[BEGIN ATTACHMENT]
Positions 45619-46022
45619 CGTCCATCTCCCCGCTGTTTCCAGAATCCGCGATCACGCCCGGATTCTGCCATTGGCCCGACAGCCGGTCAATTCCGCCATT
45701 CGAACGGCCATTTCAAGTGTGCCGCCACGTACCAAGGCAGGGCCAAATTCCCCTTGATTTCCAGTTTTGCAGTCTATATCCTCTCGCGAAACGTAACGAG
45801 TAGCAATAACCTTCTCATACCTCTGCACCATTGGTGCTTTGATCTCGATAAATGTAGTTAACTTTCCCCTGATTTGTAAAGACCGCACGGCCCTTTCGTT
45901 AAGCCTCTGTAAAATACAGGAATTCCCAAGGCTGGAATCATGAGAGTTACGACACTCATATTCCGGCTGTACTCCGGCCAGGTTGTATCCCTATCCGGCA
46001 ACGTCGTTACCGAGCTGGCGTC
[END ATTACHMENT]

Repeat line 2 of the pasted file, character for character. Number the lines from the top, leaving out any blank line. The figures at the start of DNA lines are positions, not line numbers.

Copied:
45619 CGTCCATCTCCCCGCTGTTTCCAGAATCCGCGATCACGCCCGGATTCTGCCATTGGCCCGACAGCCGGTCAATTCCGCCATT